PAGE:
Christianity spread to the
Balkans beginning in the 1st century.
Florus and Laurus are venerated as Christian martyrs of the 2nd century; they were murdered along with 300 Christians in
Constantine the Great (306–337), born in
Niš, was the first Christian
Roman Emperor. Several bishops seated in what is today Serbia participated in the
First Council of Nicaea (325), such as
Ursacius of Singidunum. In 380, Eastern Roman Emperor
Theodosius decreed that his subjects would be Christians according to the Council of Nicea formula. Greek was used in the Byzantine church, while the Roman church used Latin. With the definite split in 395, the line in Europe ran south along the
Drina river. Tim Judah says that the Roman split resulted in that Serbs are Orthodox and the Croats Catholic. Among old Christian heritage is the
Archbishopric of Justiniana Prima, established in 535, which had jurisdiction over the whole of present-day Serbia. However, the Archbishopric did not last, as the Slavs and
Avars destroyed the region sometime after 602, when the last mention is made of it. In 731
Leo III attached
Southern Italy (Sicily and Calabria) to
Patriarch Anastasius of Constantinople, transferring the papal authority to the Eastern Church.
Christianization of Serbs
The history of the early medieval
Serbian Principality is recorded in the work
De Administrando Imperio (DAI), compiled by the Byzantine Emperor
Constantine VII Porphyrogenitus (r. 913–959). The DAI drew information on the Serbs from, among others, a Serbian source. The Serbs were said to have received the protection of Emperor
Heraclius (r. 610–641), and Porphyrogenitus stressed that the Serbs had always been under Imperial rule. His account on the first Christianization of the Serbs can be dated to 632–638; this might have been Porphyrogenitus' construction, or may have really taken place, encompassing a limited group of chiefs and then very poorly received by the wider layers of the tribe. The establishment of Christianity as state religion dates to the time of Prince
Mutimir (r. 851–891) and
Basil I (r. 867–886); Porphyrogenitus attests that Croats and Serbs sent delegates asking for baptism, thus Basil "baptized all of them that were unbaptized of the aforesaid nations". The
Christianization was due partly to Byzantine and subsequent Bulgarian influence. At least during the rule of
Kocel (861–874) in Pannonia, communications between Serbia and Great Moravia, where
Methodius was active, must have been possible. This fact, the pope was presumably aware of, when planning Methodius' diocese as well as that of the Dalmatian coast, which was in Byzantine hands as far north as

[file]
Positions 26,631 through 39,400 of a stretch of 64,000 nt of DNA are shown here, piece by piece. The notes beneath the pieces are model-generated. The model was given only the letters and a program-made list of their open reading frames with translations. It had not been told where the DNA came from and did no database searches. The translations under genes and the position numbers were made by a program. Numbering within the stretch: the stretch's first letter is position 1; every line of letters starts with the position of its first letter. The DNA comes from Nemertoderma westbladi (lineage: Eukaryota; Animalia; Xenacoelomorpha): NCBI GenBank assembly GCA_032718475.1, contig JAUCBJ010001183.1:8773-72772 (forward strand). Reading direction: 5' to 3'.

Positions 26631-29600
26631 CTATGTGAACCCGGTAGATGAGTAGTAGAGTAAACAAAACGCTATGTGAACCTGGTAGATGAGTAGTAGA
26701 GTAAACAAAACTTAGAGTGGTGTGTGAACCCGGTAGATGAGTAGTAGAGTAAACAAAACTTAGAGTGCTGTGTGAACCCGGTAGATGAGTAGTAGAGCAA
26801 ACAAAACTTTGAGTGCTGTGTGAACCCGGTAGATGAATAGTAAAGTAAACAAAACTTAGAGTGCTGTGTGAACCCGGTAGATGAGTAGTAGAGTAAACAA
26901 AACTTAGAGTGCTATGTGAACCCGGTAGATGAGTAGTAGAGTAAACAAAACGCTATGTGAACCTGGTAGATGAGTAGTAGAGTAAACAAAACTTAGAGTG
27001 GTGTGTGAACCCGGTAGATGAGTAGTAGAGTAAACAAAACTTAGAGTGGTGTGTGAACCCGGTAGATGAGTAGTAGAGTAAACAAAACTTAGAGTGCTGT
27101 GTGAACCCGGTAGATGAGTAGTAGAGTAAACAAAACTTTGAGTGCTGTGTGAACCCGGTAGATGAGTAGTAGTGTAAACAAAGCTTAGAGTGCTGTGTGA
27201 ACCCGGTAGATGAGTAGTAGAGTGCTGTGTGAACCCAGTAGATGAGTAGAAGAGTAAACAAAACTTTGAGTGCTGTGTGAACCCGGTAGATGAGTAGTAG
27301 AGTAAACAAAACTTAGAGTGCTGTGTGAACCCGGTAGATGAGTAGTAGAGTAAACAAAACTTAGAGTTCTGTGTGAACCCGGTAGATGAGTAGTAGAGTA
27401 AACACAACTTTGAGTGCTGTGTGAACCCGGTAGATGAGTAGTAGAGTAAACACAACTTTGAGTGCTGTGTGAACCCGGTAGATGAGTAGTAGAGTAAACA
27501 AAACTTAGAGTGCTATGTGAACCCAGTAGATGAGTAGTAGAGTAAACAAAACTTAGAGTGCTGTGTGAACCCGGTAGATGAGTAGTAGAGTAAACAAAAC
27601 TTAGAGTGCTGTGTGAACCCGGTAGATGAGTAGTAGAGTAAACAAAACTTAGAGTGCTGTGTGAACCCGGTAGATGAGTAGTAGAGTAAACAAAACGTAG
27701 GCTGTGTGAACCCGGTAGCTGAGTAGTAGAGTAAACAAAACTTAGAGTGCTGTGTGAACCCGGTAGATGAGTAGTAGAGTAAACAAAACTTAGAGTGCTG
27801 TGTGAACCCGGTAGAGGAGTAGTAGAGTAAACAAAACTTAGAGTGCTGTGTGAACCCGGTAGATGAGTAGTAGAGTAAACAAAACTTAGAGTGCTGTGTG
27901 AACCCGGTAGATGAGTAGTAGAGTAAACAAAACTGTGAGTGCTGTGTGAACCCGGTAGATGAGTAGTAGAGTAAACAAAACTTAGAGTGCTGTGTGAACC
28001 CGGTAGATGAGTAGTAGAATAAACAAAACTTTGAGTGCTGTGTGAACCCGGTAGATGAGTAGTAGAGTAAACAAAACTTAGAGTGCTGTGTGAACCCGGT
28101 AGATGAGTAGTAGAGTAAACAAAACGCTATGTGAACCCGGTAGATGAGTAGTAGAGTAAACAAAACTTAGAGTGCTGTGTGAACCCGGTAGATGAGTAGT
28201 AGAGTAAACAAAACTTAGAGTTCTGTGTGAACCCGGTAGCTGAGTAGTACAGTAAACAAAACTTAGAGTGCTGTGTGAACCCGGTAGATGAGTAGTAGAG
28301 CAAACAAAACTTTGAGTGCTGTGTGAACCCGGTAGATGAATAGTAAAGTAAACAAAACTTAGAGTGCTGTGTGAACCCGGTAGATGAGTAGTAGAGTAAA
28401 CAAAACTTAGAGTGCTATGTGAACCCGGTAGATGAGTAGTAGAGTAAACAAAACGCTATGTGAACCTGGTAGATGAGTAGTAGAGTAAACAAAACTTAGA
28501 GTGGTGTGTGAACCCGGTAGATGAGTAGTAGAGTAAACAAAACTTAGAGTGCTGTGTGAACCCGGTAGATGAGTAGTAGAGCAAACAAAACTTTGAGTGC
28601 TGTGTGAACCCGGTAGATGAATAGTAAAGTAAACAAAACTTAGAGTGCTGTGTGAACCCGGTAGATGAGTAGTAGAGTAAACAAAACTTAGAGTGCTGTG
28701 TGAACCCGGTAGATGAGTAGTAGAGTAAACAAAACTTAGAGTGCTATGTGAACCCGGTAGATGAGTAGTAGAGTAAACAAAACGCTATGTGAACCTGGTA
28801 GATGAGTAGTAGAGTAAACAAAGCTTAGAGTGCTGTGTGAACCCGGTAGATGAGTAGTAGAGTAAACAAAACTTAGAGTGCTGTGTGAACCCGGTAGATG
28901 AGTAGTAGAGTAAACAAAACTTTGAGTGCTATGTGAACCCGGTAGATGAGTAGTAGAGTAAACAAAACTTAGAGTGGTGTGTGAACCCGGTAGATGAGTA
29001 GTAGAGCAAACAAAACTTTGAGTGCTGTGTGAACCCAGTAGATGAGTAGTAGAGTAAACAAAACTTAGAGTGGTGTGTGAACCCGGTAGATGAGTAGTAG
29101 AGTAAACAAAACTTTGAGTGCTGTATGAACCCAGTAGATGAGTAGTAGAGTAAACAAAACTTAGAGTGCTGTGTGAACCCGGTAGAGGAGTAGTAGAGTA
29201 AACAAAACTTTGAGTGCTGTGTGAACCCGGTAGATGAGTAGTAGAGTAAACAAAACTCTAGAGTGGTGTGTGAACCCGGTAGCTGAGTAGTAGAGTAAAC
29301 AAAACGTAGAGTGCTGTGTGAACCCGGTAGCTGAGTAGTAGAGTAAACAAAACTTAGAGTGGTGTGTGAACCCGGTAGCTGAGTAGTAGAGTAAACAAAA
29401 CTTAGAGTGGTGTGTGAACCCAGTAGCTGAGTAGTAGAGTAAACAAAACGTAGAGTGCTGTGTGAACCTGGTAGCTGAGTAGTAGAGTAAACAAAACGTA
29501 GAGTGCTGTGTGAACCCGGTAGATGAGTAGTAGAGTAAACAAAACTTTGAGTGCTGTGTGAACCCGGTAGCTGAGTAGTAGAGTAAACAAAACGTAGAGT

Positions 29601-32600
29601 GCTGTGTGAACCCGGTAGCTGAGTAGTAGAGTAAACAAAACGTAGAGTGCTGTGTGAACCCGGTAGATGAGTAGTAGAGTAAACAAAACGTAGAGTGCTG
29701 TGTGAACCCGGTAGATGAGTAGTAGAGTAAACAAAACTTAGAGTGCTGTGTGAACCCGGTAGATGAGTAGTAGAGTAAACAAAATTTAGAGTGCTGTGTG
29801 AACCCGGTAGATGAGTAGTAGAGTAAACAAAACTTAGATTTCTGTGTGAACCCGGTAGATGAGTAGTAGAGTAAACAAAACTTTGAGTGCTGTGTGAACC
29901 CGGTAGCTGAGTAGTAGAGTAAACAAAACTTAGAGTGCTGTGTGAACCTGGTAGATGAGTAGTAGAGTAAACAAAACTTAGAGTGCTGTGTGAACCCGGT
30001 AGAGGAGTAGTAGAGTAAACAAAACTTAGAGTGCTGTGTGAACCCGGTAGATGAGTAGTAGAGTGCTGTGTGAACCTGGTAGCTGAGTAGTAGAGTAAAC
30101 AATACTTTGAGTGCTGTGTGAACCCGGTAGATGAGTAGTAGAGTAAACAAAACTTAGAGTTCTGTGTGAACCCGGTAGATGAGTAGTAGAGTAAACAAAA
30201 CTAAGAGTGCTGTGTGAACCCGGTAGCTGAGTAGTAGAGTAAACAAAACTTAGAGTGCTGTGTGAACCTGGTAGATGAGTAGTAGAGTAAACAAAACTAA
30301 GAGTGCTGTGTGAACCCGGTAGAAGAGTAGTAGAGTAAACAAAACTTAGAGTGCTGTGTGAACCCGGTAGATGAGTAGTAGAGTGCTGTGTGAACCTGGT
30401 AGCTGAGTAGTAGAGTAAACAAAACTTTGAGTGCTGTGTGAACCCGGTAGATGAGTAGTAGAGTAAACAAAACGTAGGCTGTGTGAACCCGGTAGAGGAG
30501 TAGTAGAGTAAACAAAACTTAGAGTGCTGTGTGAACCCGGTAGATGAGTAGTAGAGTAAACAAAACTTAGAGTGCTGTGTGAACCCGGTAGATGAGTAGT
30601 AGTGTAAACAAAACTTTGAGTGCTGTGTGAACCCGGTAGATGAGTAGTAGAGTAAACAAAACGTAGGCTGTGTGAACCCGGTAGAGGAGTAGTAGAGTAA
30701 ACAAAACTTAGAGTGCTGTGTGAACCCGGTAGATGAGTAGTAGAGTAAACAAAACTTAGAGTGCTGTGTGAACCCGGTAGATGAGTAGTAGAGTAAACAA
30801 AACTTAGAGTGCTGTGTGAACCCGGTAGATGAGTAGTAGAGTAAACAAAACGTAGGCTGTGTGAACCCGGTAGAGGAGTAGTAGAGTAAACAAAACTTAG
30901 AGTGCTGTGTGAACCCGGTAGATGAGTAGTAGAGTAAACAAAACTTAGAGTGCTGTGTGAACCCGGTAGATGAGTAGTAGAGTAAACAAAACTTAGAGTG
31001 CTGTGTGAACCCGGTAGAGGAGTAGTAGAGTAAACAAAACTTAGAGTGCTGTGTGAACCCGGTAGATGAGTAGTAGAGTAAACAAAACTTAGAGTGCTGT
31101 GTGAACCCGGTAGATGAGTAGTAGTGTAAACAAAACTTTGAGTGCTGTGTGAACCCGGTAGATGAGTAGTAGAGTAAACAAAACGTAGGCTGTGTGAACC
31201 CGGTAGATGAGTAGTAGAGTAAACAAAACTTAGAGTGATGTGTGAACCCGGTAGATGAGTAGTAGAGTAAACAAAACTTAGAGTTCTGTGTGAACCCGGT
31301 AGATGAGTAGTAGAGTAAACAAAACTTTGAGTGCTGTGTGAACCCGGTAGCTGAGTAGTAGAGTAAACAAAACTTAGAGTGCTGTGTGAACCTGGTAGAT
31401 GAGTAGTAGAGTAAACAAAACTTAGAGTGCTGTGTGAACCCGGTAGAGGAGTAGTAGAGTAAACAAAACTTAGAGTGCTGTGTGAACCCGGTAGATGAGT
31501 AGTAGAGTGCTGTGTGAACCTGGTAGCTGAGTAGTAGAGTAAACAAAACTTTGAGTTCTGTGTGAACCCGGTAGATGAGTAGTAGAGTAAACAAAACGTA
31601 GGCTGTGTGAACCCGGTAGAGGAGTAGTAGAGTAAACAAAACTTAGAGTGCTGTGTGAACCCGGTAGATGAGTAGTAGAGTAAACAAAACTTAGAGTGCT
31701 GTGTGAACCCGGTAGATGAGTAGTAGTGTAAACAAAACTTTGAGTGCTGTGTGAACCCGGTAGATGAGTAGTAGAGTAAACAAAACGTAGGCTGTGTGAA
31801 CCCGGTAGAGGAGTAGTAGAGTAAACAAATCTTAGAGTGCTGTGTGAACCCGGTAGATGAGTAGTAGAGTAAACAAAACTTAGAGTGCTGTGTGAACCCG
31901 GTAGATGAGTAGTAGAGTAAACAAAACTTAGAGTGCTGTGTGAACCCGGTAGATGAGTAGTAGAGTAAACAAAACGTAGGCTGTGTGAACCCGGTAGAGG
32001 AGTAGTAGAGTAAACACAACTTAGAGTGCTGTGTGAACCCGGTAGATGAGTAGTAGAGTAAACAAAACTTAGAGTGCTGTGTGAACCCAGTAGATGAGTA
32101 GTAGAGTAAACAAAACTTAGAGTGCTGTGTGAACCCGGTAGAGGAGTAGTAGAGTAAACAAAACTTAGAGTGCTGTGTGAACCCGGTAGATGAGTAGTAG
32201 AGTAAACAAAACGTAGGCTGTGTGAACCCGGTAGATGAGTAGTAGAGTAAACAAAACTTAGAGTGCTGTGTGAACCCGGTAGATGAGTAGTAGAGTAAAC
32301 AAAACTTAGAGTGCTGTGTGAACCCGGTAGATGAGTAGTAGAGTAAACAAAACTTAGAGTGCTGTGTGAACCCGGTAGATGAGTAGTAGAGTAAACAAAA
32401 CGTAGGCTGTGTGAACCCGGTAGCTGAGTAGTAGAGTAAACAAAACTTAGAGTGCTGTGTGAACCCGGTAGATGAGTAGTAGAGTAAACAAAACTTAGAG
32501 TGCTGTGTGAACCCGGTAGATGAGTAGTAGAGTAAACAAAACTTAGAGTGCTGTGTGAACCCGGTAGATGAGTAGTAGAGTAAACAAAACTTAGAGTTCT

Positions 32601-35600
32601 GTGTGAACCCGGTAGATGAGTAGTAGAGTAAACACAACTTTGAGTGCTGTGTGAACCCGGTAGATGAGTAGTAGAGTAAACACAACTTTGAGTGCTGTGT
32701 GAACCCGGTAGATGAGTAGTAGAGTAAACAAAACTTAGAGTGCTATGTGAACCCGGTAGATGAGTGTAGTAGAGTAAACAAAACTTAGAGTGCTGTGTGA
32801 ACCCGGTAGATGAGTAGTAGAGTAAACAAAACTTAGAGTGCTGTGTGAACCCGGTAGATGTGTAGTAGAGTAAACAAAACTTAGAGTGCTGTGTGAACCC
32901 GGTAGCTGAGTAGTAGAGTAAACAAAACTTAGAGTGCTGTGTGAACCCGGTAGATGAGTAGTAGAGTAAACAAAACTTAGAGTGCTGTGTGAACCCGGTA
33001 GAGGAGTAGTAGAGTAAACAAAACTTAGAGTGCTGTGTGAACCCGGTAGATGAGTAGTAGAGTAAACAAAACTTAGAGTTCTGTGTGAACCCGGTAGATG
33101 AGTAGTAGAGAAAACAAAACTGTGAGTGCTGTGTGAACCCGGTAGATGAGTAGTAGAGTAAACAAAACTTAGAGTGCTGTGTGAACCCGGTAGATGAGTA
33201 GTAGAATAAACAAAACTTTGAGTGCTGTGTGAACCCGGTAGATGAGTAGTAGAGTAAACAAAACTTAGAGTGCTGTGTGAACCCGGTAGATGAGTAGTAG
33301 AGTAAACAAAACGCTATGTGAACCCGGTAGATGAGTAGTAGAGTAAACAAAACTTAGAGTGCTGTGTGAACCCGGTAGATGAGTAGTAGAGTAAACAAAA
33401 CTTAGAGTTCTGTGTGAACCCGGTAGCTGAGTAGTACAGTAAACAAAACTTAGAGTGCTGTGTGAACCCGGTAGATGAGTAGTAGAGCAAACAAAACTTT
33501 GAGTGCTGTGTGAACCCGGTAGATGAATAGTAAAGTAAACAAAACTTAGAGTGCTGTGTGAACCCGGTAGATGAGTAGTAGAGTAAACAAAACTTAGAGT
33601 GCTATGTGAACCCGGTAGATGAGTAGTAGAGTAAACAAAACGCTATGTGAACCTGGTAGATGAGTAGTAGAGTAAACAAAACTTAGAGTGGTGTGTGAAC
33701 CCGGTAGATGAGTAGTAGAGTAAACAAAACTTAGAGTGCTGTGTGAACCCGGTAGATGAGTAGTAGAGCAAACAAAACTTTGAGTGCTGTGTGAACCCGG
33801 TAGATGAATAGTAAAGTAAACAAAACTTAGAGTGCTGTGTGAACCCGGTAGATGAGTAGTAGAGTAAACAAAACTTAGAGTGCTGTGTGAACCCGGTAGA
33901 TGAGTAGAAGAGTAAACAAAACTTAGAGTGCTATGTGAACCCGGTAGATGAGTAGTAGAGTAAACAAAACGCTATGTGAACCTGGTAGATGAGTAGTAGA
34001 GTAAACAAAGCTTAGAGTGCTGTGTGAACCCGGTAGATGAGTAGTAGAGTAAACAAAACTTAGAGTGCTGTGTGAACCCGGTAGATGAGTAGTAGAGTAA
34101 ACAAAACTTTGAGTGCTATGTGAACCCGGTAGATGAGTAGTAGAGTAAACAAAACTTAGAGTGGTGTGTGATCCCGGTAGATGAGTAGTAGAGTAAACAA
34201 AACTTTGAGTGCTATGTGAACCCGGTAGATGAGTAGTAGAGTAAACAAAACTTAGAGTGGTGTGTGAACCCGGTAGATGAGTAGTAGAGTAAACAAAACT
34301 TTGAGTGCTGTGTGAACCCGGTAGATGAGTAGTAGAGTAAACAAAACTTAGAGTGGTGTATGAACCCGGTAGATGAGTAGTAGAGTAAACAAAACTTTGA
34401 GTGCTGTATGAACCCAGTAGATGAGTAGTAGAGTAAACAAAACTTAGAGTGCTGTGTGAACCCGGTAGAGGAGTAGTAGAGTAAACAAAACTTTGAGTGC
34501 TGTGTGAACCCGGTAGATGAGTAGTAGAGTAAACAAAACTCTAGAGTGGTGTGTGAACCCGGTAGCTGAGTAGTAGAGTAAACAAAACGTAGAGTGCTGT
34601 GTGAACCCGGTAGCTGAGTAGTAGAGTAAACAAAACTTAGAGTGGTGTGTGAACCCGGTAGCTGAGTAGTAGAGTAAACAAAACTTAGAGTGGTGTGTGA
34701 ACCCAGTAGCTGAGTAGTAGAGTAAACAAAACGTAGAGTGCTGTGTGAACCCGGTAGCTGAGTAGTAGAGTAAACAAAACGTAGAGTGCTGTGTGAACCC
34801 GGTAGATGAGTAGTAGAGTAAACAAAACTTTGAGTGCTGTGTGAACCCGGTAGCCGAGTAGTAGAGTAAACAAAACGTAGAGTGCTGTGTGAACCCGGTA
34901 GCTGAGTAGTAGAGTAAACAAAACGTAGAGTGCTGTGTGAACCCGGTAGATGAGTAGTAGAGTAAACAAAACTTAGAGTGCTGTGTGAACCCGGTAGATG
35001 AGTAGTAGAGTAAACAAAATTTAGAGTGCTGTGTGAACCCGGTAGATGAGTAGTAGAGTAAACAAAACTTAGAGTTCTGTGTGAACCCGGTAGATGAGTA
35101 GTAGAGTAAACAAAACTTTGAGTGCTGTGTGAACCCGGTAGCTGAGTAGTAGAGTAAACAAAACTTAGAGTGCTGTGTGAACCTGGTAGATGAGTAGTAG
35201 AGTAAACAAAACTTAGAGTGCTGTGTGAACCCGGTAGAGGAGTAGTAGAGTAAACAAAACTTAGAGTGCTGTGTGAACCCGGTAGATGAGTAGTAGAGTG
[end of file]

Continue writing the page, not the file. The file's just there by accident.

Split. There is a possibility that some
Cyrillomethodian pupils reached Serbia in the 870s, perhaps even sent by Methodius himself. Serbia was accounted Christian as of about 870.
first Serbian bishopric was founded at
Ras, near modern
Novi Pazar on the
Ibar river. According to Vlasto, the initial affiliation is uncertain; it may have been under the subordination of either Split or Durazzo, both then Byzantine. The early
Ras church can be dated to the 9th–10th century, with the rotunda plan characteristic of first court chapels. The bishopric was established shortly after 871, during the rule of Mutimir, and was part of the general plan of establishing bishoprics in the Slav lands of the empire, confirmed by the
Council of Constantinople in 879–880. The names of Serbian rulers through
Mutimir (r. 851–891) are
Slavic dithematic names, per the Old Slavic tradition. With Christianization in the 9th century, Christian names appear.
 The next generations of Serbian royalty had Christian names (Petar, Stefan, Pavle, Zaharije, etc.), evident of strong Byzantine missions in the 870s.
Petar Gojniković (r. 892–917) was evidently a Christian prince, and Christianity presumably was spreading in his time; also since Serbia bordered Bulgaria, Christian influences and perhaps missionaries came from there, increasing during the twenty-year peace. The Bulgarian annexation of Serbia in 924 was important for the future direction of the Serbian church, and by then, at latest, Serbia must have received the Cyrillic alphabet and Slavic religious text, already familiar but perhaps not yet preferred to Greek.
Archbishopric of Ohrid (1018–1219)
In 1018–19, the
Archbishopric of Ohrid was established after the Byzantines conquered
Greek replaced Slavic as the liturgical language. Serbia was ecclesiastically administered into several bishoprics: the
bishopric of Ras, mentioned in the first charter of Basil II (r. 976–1025), became part of the Ohrid archbishopric and encompassed the areas of southern Serbia, by the rivers
Raška, Ibar and Lim, evident in the second charter of Basil II. In the chrysobulls of Basil II dated to 1020, the Ras bishopric is mentioned as serving the whole of Serbia, with the seat at the
Church of the Holy Apostles Peter and Paul, Ras. Among the first bishops were Leontius (fl. 1123-1126), Cyril (fl. 1141–1143), Euthemius (fl. 1170) and Kalinik (fl. 1196). It later joined the autocephalous
Archbishopric of Žiča in 1219, at the time of Saint Sava.
The 10th- or 11th-century Gospel Book
Codex Marianus, written in
Old Church Slavonic in the
Glagolithic script, is one of the oldest known Slavic manuscripts and was partly written in the Serbian redaction of
Old Church Slavonic. Other early manuscripts include 11th-century
Grškovićev odlomak Apostola and